Underneath southwest Philly’s oil refinery, which announced its closure Wednesday, sits 150 years of pollution and soil contamination.
Lead and benzene are just two of the compounds that have showed up in elevated levels on soil tests, says UPenn researcher Christina Simeone, who authored a study, “Beyond Bankruptcy,” that delved into pollution and land contamination at the refinery last year.
“There are hydrocarbons in the soil and groundwater throughout the site,” Simeone said in an interview with Curbed Philly Wednesday.
And now, following an hours-long fire last week and the announcement that the refinery will close permanently, the question of cleanup—and the future of the site—remains.
An early morning blaze
The fire was reported around 4 a.m. Friday at the refinery on the 3100 block of West Passyunk, when a vat of butane exploded. The explosion set off smaller fires as it traveled along pipes that contained fuel in the 1,300-acre plant.
The refinery continued blazing until 120 firefighters contained it around 7:30 a.m. Friday and there were still fires reported at the plant as late as 2:45 p.m. that day, according to Philadelphia Energy Solutions (PES), which operates the refinery. Five people were treated at the scene and The Office of Emergency Management (OEM) instructed area residents to stay in their homes until around 7 a.m. Friday.
Philly’s Department of Public Health took samples of the air with hand monitors outside the plant and through the neighborhood, looking for hydrocarbons, combustibles, hydrogen sulfide, and carbon monoxide. All tests came back negative, said the health department’s communications director James Garrow.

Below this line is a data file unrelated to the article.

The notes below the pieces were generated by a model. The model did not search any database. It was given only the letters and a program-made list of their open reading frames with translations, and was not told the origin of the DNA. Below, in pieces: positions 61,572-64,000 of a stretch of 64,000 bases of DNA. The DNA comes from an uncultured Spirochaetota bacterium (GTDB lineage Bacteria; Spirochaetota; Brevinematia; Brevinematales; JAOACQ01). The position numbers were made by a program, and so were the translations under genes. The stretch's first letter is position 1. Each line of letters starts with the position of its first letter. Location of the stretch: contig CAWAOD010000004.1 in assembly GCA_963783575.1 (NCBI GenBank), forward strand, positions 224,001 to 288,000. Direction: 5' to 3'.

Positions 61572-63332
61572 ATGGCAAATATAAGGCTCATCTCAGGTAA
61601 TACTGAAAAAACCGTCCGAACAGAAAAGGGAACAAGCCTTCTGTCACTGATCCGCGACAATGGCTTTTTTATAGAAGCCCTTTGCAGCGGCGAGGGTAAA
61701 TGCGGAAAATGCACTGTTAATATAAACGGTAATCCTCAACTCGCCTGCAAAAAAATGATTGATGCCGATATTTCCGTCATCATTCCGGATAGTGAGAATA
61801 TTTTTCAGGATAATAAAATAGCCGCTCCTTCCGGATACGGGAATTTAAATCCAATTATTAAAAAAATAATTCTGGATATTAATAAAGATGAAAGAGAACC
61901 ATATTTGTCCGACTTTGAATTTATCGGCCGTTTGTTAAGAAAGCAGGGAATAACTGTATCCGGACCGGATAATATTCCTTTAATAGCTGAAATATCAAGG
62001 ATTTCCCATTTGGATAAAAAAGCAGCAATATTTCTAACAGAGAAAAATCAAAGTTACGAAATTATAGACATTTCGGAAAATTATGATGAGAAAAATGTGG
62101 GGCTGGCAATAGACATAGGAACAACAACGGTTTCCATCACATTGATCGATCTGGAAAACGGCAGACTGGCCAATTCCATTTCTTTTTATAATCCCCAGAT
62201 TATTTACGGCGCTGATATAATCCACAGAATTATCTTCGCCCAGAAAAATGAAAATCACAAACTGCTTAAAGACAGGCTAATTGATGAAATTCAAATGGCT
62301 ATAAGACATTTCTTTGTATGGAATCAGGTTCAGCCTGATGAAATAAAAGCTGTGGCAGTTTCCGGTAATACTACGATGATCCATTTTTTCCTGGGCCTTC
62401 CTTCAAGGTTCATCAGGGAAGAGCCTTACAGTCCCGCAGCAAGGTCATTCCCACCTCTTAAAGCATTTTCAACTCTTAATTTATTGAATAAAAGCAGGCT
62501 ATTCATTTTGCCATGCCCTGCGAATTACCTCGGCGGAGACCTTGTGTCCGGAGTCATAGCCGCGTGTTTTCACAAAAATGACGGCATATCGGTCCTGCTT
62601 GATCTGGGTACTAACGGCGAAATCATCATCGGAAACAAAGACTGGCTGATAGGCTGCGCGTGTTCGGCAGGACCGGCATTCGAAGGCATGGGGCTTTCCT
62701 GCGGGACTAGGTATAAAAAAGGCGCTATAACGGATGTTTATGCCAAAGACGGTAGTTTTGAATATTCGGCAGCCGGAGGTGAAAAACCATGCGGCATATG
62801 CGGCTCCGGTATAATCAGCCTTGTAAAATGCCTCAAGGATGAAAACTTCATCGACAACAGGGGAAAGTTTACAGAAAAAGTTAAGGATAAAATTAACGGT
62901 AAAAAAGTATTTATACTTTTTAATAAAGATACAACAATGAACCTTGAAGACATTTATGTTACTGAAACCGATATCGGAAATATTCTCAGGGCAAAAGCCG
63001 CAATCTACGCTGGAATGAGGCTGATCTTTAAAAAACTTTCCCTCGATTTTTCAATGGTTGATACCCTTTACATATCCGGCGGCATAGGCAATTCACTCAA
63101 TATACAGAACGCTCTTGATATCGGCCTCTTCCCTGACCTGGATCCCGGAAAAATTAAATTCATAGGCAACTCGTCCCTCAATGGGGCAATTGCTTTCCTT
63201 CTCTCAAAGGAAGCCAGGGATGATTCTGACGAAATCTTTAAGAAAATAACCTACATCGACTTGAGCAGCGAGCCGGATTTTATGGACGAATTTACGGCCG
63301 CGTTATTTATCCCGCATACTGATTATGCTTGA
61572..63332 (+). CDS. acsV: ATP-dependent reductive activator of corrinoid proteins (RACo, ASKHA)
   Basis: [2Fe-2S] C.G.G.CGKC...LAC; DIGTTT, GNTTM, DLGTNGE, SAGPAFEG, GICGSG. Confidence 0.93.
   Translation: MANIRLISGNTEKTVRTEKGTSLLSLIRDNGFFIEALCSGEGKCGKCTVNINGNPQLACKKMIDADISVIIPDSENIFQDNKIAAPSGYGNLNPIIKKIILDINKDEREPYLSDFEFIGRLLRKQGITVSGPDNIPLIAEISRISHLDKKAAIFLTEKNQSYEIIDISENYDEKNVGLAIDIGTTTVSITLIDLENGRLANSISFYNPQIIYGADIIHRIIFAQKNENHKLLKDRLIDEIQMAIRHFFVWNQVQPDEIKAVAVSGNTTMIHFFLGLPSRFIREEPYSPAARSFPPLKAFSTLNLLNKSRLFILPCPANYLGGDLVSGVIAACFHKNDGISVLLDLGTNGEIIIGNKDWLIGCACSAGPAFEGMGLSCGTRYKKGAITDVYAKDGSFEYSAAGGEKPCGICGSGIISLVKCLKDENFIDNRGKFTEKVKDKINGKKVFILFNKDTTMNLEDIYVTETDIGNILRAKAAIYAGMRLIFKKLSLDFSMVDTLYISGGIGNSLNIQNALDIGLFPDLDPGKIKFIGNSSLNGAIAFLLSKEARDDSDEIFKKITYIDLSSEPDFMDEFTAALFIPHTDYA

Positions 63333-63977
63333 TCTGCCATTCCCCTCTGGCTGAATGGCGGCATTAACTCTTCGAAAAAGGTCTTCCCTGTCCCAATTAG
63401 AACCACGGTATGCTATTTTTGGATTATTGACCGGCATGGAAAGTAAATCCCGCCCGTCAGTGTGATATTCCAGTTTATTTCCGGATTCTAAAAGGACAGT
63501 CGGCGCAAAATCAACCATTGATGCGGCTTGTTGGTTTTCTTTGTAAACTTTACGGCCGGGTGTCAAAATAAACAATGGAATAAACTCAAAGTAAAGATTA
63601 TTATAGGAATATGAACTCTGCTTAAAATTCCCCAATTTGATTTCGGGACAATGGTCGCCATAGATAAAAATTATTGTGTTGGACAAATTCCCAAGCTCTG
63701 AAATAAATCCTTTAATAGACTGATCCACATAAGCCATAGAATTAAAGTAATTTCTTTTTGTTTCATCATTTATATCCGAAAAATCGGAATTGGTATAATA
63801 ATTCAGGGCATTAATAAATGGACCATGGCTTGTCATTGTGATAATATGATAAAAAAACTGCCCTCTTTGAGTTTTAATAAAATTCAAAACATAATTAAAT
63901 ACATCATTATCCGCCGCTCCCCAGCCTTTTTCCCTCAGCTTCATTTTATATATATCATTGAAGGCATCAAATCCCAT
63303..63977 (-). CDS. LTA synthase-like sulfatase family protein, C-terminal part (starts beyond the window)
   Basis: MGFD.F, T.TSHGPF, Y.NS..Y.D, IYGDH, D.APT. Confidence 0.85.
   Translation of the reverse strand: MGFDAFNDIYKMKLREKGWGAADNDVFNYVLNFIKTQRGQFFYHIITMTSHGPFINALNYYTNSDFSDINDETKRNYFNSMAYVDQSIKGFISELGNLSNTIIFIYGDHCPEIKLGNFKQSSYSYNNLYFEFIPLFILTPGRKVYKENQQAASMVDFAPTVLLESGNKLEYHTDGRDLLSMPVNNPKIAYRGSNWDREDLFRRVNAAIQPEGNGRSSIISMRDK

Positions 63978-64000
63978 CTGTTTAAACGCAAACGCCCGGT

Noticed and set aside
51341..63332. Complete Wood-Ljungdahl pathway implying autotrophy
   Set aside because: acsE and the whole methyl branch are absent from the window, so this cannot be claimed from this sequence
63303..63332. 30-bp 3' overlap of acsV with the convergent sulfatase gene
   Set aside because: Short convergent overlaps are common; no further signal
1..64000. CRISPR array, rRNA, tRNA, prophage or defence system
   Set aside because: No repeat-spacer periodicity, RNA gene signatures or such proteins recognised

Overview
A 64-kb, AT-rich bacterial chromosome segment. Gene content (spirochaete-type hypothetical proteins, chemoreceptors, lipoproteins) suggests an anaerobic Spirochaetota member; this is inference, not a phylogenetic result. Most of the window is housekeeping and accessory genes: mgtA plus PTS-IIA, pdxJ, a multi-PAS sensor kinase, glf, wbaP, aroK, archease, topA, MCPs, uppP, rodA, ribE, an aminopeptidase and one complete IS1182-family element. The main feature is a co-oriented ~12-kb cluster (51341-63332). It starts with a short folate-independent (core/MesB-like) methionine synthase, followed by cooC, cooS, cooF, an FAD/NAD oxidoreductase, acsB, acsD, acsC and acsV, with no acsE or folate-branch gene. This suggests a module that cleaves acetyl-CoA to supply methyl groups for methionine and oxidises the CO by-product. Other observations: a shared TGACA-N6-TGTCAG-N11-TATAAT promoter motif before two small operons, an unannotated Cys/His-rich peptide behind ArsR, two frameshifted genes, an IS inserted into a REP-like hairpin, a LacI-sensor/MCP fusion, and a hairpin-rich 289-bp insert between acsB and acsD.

A question of remediation
After the news of the refinery’s closure, PES announced that it would work on safely winding down its operations and preparing the site for sale and restart.
PES declined to answer questions from Curbed Philly Wednesday about whether the current owners would remediate the land, or if that job would be left to the site’s new owners.
Land remediation is when contamination, often of industrial land, is cleaned up, or at least brought to levels that no longer pose a heath or safety risk.
As it stands, Sunoco is legally liable for contamination at the site, says Simeone.
“They have legally binding agreements forcing them toward cleanup at some level,” she said, adding that PES is only responsible for any contamination that occurred following its takeover. It is possible that the responsibility for remediation could change over to any new owners, but that would be part of sale negotiations.
Whoever takes on the responsibility has a difficult job. Only part of the the 1,300-acre site can be remediated for some kind of commercial use, says Simeone. Anyone hoping to use the land in the future would have to examine it on a parcel-by-parcel basis.
“This is never going to be a neighborhood,” she said.
Activist group Philly Thrive, who have long protested pollution at the site, are calling for PES and Sunoco to conduct a complete remediation of the site, and to restore the space to public land.